Postoperative length of stay is an important outcome after colorectal cancer surgery.
Dr Sharma and colleagues from the United Kingdom evaluated the putative effects of personality, mood, coping, and quality of life on length of stay.
|The median length of stay was 10 days|
The research team identified a consecutive series of 110 eligible patients undergoing elective resection for colorectal cancer to participate in the study.
The team administered a battery of psychometric questionnaires including the Hospital Anxiety and Depression Scale.
The team also included the Functional Assessment of Cancer Therapy, the Courtauld Emotional Control Scale, and the Positive and Negative Affectivity Scale.
In addition, the researchers administered the Eysenck Personality Questionnaire 5 to 12 days before surgery.
Nonparametric correlations were computed for psychometric scores, demographic variables, and the length of stay.
The team entered factors that were to be significantly correlated on this analysis into a multiple regression model to determine the independent predictors of length of stay.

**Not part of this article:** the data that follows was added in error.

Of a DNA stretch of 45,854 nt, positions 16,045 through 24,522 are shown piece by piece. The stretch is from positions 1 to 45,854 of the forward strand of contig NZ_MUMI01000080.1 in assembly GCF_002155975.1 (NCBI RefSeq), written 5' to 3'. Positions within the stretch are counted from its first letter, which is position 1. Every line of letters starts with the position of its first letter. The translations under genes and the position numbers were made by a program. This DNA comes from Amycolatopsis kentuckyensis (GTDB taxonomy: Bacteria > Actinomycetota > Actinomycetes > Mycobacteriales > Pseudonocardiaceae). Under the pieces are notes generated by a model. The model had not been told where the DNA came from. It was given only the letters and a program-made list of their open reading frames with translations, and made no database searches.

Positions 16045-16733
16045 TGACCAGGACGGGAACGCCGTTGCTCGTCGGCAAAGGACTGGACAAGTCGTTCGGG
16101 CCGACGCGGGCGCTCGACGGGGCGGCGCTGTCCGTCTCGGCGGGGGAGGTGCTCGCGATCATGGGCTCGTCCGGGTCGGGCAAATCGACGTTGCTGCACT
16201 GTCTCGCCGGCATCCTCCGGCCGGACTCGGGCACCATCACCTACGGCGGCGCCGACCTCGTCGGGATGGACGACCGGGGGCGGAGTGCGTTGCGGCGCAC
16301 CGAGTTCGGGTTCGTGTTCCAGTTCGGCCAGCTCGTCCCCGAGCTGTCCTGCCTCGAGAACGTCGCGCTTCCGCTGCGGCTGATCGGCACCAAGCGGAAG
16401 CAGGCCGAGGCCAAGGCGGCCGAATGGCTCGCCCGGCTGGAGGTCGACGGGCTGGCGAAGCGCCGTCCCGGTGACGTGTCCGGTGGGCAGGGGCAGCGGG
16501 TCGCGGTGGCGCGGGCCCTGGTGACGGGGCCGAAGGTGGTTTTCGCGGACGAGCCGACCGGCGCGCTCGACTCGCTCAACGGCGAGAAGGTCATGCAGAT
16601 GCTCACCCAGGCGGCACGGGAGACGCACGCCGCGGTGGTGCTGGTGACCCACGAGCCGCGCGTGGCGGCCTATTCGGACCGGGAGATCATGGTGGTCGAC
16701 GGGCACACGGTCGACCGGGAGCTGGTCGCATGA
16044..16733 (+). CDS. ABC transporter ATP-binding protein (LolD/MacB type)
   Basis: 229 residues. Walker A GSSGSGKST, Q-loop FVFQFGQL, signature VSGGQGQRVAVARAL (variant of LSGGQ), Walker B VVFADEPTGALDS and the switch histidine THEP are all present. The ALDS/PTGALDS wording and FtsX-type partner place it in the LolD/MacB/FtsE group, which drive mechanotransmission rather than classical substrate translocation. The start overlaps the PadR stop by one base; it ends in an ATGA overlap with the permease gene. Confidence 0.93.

The researchers evaluated 104 patients with colorectal cancer participate, of which 67% were male and the mean age was 68 years.
The median length of stay was 10 days.
Length of stay was negatively correlated with pre- and postoperative albumin levels, and a positive effect with the Positive and Negative Affectivity Scale.
Functional Assessment of Cancer Therapy questionnaire with the colorectal module functional well-being score was negatively correlated with length of stay.
The research team noted that Eysenck Personality Questionnaire extroversion score was negatively correlated with length of stay.
The team found that length of stay was strongly positively correlated with postoperative morbidity.
Length of stay was positively correlated with Courtauld Emotional Control Scale anger score, age and being male.
Postoperative morbidity, and extroversion were independent predictors of length of stay.
Dr Sharmas' team concluded, "Personality as measured by Eysenck Personality Questionnaire predicts postoperative length of stay in patients with colorectal cancer."
"Extroverts have a higher pain threshold, and this may be part of the explanation."